While Playing With My New Personal Assistant, A Revelation

As search continues to evolve and converge with mobile, new uses for search are increasingly intriguing, and some feel particularly game-changing.  This is the case for Siri, a new personal assistant app currently available for the iPhone.

I've been playing with Siri for a few weeks now (it launched in early February). While its functionality is still somewhat limited, its potential seems amazing.  What's more intriguing, however, is what this app portends for the future of mobile commerce and advertising.

But first: Siri.

This cool little app is based on technology called CALO (Cognitive Assistant that Learns and Organizes), originally commissioned by the U.S. Department of Defense and developed at SRI International. It uses voice recognition technology licensed from Nuance  (you can also choose to type in your queries) to enable you to make action-oriented queries into your iPhone like "find me a good French restaurant for two tonight."  Using your iPhone's location coordinates, it will search Yelp for positive reviews of restaurants in your area, find a reservation for the most popular one via OpenTable and ask if you'd like to confirm a reservation.  Once you've confirmed the time, Siri will book the reservation for you. 



Over time, Siri remembers your favorites, preferences (i.e., moderately priced restaurants vs. expensive ones) and habits.  As you establish your profile, including a default credit card number, Siri can also make transactions for you.  For instance, you could ask Siri to find you a good romantic comedy movie for after dinner. Siri will check with RottenTomatos for reviews, search for the best rated film available near your restaurant and present you with your options.  If you confirm the available option, Siri will go ahead and buy two tickets on your behalf.

Though best optimized for the iPhone 3GS, it works just fine on my older version iPhone.  And Siri can book you a taxi, search for a local business carrying what you might be looking for, check for a range of events and secure tickets via TicketMaster, and more.  Right now, Siri has relationships with more than a dozen partners, but the company promises that more are on the way.  And the app is free, as Siri intends to make money each time you complete a transaction via its service.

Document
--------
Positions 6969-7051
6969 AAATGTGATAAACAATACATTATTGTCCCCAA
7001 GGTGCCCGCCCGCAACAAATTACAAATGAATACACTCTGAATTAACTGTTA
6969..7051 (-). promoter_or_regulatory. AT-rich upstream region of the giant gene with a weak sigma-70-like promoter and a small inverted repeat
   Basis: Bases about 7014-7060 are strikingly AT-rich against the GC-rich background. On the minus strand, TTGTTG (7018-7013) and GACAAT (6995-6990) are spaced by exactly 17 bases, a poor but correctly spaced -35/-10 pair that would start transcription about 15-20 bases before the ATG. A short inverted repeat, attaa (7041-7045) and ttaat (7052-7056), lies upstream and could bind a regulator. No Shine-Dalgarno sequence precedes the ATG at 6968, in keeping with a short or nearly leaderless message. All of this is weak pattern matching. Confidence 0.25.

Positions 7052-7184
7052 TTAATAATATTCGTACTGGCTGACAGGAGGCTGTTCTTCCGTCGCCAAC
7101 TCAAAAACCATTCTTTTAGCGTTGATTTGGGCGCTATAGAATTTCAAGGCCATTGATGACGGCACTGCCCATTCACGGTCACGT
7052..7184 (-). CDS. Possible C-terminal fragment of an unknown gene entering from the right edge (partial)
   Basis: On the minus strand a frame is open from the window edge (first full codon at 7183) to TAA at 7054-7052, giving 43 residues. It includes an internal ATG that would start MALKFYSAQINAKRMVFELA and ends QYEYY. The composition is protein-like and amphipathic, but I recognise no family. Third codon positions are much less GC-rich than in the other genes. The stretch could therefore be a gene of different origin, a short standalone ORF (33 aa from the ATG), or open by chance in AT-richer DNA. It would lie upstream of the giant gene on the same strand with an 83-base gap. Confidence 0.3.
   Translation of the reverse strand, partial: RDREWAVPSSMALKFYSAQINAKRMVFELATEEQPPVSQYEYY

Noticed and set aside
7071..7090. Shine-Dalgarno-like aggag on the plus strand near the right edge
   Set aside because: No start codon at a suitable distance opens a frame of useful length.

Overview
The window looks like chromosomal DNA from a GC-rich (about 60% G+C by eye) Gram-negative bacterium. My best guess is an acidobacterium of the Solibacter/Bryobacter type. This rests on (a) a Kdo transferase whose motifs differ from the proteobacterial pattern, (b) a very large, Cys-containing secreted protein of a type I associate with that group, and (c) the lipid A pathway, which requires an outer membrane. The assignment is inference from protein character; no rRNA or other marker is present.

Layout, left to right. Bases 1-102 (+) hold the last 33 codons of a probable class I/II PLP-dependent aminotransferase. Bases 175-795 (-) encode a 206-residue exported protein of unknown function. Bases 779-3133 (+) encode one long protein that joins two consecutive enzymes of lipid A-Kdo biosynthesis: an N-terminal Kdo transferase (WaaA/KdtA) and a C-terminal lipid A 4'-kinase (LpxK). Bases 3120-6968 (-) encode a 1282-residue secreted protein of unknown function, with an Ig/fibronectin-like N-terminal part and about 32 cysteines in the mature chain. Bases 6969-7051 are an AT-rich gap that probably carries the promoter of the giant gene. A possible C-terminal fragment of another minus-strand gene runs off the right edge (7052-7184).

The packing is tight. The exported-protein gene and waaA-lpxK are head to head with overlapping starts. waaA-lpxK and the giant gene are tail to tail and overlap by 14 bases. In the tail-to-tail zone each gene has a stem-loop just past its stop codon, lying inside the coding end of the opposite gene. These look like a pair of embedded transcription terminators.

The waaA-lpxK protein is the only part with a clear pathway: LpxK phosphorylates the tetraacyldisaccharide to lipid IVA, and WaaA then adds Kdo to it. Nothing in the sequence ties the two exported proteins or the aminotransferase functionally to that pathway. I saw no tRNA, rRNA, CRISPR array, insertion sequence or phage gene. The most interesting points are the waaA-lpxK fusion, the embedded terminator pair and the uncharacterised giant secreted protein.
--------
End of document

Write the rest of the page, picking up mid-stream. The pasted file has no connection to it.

While the utility of this app is clear (I've begun to think of Siri as something approximating a real person, which, I grant you, may not be so healthy), what's more of a revelation to me is what Siri portends for the future of search and commerce on smart phones.  The whole concept of just-in-time purchasing -- that is, sourcing and procuring that which you may want or need at just the moment you choose -- will increasingly require new strategies for integrating with apps on mobile platforms.

While Google, Yahoo and Bing make fortunes by matching search queries with pay-per-click ads that mainly drive to a destination Web site, the future seems to lie in matching a need or desire with the instant ability to both pay for and acquire that which you seek.  Apple has already achieved this with its iTunes and App Stores, as have the knock-offs at Apple's newly emergent competitors.  Add in the new tablet devices (Apple iPad, Sony Reader and Amazon Kindle, among others) primed for this kind of just-in-time purchasing, and it's easy to imagine a revolution in the ways in which people search and purchase. (Not to mention in therapeutic services addressing the coming spike in impulse control issues...)

What this means for online display advertising and PPC ads remains to be seen, but change is certainly in the air.  As Tim O'Reilly put it recently in a blog post:

"Isn't that after all the goal of advertising? To cause a transaction. So why not do away with the intermediate step of sending someone to a website for more information? Especially with the limited screen real estate on the phone, there isn't really room for the contextual text advertising that made Google its billions. Interstitial or popup ads are intrusive and unwelcome. But how much search activity on the phone is tied to commerce already? Find a restaurant nearby and make a reservation. Why not pay as well? Point Google Googles at a bottle of wine you enjoyed at that restaurant, and have a few bottles more show up on your doorstep."

Which leaves this last, nagging question: How will you optimize your e-commerce for this coming revolution?  And what will be the enabling technologies and services to make that optimization possible?  (I think I'll check with my assistant.)

1 comment about "While Playing With My New Personal Assistant, A Revelation".
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  1. Roger Wilson from The Conference Department, Inc., March 16, 2010 at 3:30 p.m.

    Don't just think of e-commerce. Think of e-lections! A personal political consult wired to cater to your personal tastes and predilections. And remind you to vote for your candidates on e-lection day.

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